NOTE: Not all of the following adverse reactions
have been reported with Navane. However, since Navane has certain chemical and
pharmacologic similarities to the phenothiazines, all of the known side effects
and toxicity associated with phenothiazine therapy should be borne in mind when
Navane is used.
Tachycardia, hypotension, lightheadedness, and syncope.
In the event hypotension occurs, epinephrine should not be used as a pressor
agent since a paradoxical further lowering of blood pressure may result.
Nonspecific EKG changes have been observed in some patients receiving Navane.
These changes are usually reversible and frequently disappear on continued
Navane therapy. The incidence of these changes is lower than that observed with
some phenothiazines. The clinical significance of these changes is not known.
Drowsiness, usually mild, may occur although it usually
subsides with continuation of Navane therapy. The incidence of sedation appears
similar to that of the piperazine group of phenothiazines but less than that of
certain aliphatic phenothiazines. Restlessness, agitation and insomnia have
been noted with Navane. Seizures and paradoxical exacerbation of psychotic
symptoms have occurred with Navane infrequently.
Hyperreflexia has been reported in infants delivered from
mothers having received structurally related drugs.
In addition, phenothiazine derivatives have been
associated with cerebral edema and cerebrospinal fluid abnormalities.
Extrapyramidal symptoms, such as pseudoparkinsonism,
akathisia and dystonia have been reported (see Dystonia, Class effect).
Management of these extra-pyramidal symptoms depends upon the type and
severity. Rapid relief of acute symptoms may require the use of an injectable
antiparkinson agent. More slowly emerging symptoms may be managed by reducing
the dosage of Navane and/or administering an oral antiparkinson agent.
Symptoms of dystonia, prolonged abnormal contractions of
muscle groups, may occur in susceptible individuals during the first few days
of treatment. Dystonic symptoms include: spasm of the neck muscles, sometimes
progressing to tightness of the throat, swallowing difficulty, difficulty
breathing, and/or protrusion of the tongue. While these symptoms can occur at
low doses, they occur more frequently and with greater severity with high
potency and at higher doses of first generation antipsychotic drugs. An
elevated risk of acute dystonia is observed in males and younger age groups.
Persistent Tardive Dyskinesia
As with all antipsychotic agents, tardive dyskinesia may
appear in some patients on long-term therapy with thiothixene1 or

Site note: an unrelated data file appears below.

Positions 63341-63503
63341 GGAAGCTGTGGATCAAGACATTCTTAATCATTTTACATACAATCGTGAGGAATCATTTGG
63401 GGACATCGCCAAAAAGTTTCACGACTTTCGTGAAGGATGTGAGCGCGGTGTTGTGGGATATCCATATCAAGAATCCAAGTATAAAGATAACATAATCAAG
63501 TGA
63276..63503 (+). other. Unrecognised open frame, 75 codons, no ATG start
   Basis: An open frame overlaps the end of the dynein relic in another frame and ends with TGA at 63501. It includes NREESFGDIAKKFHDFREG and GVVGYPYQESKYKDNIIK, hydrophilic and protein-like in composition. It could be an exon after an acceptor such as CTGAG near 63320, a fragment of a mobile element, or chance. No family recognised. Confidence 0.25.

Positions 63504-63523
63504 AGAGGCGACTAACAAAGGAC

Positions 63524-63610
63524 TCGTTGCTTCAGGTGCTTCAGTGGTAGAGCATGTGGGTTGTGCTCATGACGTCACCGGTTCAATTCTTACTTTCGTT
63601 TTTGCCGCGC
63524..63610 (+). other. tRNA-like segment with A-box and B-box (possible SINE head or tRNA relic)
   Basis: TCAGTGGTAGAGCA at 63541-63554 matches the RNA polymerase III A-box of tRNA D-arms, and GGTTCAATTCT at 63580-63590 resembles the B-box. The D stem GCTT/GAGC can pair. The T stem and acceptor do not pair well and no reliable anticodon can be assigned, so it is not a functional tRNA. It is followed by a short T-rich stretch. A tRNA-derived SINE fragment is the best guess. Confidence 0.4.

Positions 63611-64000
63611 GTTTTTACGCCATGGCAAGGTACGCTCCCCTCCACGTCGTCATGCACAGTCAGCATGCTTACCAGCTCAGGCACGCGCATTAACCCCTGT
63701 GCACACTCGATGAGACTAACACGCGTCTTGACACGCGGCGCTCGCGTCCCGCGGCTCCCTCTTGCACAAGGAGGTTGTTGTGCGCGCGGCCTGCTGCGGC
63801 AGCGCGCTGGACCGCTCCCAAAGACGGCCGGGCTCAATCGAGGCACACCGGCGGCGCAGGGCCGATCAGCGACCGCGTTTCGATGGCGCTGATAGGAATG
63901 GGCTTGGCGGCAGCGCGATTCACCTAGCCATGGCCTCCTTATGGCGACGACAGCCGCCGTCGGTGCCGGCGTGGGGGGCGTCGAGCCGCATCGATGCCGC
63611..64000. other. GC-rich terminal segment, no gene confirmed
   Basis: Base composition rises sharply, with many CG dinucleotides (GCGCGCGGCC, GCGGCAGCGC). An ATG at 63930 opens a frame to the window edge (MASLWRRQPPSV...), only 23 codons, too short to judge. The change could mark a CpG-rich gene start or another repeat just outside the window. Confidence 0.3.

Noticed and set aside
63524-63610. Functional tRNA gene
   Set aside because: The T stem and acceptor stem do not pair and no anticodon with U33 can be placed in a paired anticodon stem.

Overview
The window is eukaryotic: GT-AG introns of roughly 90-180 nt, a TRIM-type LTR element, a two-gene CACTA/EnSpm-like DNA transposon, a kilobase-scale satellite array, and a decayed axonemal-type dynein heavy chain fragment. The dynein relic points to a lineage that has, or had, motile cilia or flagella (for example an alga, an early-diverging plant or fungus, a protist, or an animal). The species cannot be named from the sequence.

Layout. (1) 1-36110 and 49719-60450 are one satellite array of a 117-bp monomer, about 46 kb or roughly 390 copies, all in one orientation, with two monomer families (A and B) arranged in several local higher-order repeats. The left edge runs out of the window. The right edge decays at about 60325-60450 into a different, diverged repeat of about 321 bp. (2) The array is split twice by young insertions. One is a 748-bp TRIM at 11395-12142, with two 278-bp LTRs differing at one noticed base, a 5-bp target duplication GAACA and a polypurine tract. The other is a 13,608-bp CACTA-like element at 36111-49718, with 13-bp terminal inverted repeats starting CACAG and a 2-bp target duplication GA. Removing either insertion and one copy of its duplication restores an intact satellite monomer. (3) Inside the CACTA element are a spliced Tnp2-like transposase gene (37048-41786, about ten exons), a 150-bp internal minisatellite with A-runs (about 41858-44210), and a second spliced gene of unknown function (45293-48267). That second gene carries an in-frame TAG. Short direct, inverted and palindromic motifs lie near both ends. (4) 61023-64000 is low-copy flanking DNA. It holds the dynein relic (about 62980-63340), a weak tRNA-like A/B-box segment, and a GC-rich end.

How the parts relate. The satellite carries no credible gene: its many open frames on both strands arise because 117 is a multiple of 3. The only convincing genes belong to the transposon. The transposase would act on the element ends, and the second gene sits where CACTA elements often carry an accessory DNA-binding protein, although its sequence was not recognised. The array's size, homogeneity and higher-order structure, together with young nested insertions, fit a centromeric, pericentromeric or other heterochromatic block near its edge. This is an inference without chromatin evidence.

may occur after drug therapy has been discontinued. The syndrome is
characterized by rhythmical involuntary movements of the tongue, face, mouth or
jaw (e.g., protrusion of tongue, puffing of cheeks, puckering of mouth, chewing
movements). Sometimes these may be accompanied by involuntary movements of
Since early detection of tardive dyskinesia is important,
patients should be monitored on an ongoing basis. It has been reported that
fine vermicular movement of the tongue may be an early sign of the syndrome. If
this or any other presentation of the syndrome is observed, the clinician
should consider possible discontinuation of antipsychotic medication. (See WARNINGS
Elevations of serum transaminase and alkaline
phosphatase, usually transient, have been infrequently observed in some
patients. No clinically confirmed cases of jaundice attributable to Navane
(thiothixene) have been reported.
As is true with certain other psychotropic drugs,
leukopenia and leucocytosis, which are usually transient, can occur
occasionally with Navane. Other antipsychotic drugs have been associated with
agranulocytosis, eosinophilia, hemolytic anemia, thrombocytopenia and
Rash, pruritus, urticaria, photosensitivity and rare
cases of anaphylaxis have been reported with Navane. Undue exposure to sunlight
should be avoided. Although not experienced with Navane, exfoliative dermatitis
and contact dermatitis (in nursing personnel) have been reported with certain
Hyperprolactinemia3; lactation, menstrual
irregularities, moderate breast enlargement and amenorrhea have occurred in a
small percentage of females receiving Navane. If persistent, this may
necessitate a reduction in dosage or the discontinuation of therapy.
Phenothiazines have been associated with false positive pregnancy tests,
gynecomastia, hypoglycemia, hyperglycemia and glycosuria.
Dry mouth, blurred vision, nasal congestion,
constipation, increased sweating, increased salivation and impotence have occurred
infrequently with Navane therapy. Phenothiazines have been associated with
miosis, mydriasis, and adynamic ileus.
Other Adverse Reactions
Hyperpyrexia, anorexia, nausea, vomiting, diarrhea,
increase in appetite and weight, weakness or fatigue, polydipsia, and
Although not reported with Navane, evidence indicates
there is a relationship between phenothiazine therapy and the occurrence of a
systemic lupus erythematosus-like syndrome.
Neuroleptic Malignant Syndrome (NMS)
Please refer to the text regarding NMS in the WARNINGS section.
NOTE: Sudden deaths have occasionally been reported in
patients who have received certain phenothiazine derivatives. In some cases the
cause of death was apparently cardiac arrest or asphyxia due to failure of the
cough reflex. In others, the cause could not be determined nor could it be
established that death was due to phenothiazine administration.